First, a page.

As the good lady shewed me out of the building she made it clear that the pirate theory of the Marsh fortune was a popular one among the intelligent people of the region. Her own attitude toward shadowed Innsmouth — which she never seen — was one of disgust at a community slipping far down the cultural scale, and she assured me that the rumours of devil-worship were partly justified by a peculiar secret cult which had gained force there and engulfed all the orthodox churches.
It was called, she said, “The Esoteric Order of Dagon”, and was undoubtedly a debased, quasi-pagan thing imported from the East a century before, at a time when the Innsmouth fisheries seemed to be going barren. Its persistence among a simple people was quite natural in view of the sudden and permanent return of abundantly fine fishing, and it soon came to be the greatest influence in the town, replacing Freemasonry altogether and taking up headquarters in the old Masonic Hall on New Church Green.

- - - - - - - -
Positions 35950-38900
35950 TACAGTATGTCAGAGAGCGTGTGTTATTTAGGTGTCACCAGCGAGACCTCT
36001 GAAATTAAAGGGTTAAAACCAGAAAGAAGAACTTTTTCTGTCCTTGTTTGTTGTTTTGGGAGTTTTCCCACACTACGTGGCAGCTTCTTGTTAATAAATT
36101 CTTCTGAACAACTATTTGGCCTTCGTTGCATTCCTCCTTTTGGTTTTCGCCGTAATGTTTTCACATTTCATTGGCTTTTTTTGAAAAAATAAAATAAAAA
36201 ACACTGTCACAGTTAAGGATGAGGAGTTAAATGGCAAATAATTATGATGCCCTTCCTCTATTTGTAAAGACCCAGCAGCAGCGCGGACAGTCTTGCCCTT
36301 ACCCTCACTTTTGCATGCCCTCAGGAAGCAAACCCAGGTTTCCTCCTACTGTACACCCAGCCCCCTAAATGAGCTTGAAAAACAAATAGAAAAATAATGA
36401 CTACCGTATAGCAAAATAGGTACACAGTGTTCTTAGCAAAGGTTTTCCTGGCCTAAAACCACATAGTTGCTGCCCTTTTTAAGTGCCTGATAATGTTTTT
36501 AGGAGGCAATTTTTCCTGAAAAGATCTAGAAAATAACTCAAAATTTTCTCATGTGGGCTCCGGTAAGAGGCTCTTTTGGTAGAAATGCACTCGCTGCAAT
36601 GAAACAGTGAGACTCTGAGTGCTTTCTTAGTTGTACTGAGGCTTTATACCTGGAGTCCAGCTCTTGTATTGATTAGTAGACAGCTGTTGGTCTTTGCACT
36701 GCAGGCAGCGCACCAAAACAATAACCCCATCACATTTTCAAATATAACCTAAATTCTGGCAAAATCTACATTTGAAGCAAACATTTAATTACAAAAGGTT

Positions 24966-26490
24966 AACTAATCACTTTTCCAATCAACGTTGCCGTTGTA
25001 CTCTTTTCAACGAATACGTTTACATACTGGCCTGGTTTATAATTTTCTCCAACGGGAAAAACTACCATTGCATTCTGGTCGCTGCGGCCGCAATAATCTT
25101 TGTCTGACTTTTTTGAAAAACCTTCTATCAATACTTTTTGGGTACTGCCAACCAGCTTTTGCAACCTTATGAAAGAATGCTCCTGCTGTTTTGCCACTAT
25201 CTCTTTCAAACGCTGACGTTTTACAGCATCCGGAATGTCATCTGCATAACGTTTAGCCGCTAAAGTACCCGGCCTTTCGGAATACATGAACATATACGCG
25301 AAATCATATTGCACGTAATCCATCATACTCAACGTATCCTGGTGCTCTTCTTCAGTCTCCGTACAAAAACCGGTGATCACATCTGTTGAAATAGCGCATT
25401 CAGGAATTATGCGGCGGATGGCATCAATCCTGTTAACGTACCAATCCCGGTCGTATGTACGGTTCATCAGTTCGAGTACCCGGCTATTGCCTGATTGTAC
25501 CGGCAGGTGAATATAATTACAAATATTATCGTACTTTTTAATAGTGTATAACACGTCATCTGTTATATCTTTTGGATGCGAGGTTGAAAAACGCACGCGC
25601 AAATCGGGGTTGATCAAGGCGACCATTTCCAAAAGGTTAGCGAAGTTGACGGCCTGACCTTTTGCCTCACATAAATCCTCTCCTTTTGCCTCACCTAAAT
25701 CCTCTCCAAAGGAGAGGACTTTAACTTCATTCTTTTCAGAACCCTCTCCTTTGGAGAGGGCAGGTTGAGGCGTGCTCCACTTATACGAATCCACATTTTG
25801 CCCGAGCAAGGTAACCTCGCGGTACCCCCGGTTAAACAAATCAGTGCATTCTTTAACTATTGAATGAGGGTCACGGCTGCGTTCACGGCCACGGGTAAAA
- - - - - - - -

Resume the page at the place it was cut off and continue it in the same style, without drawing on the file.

All this, to the pious Miss Tilton, formed an excellent reason for shunning the ancient town of decay and desolation; but to me it was merely a fresh incentive. To my architectural and historical anticipations was now added an acute anthropological zeal, and I could scarcely sleep in my small room at the “Y” as the night wore away.
Last updated Monday, December 22, 2014 at 10:52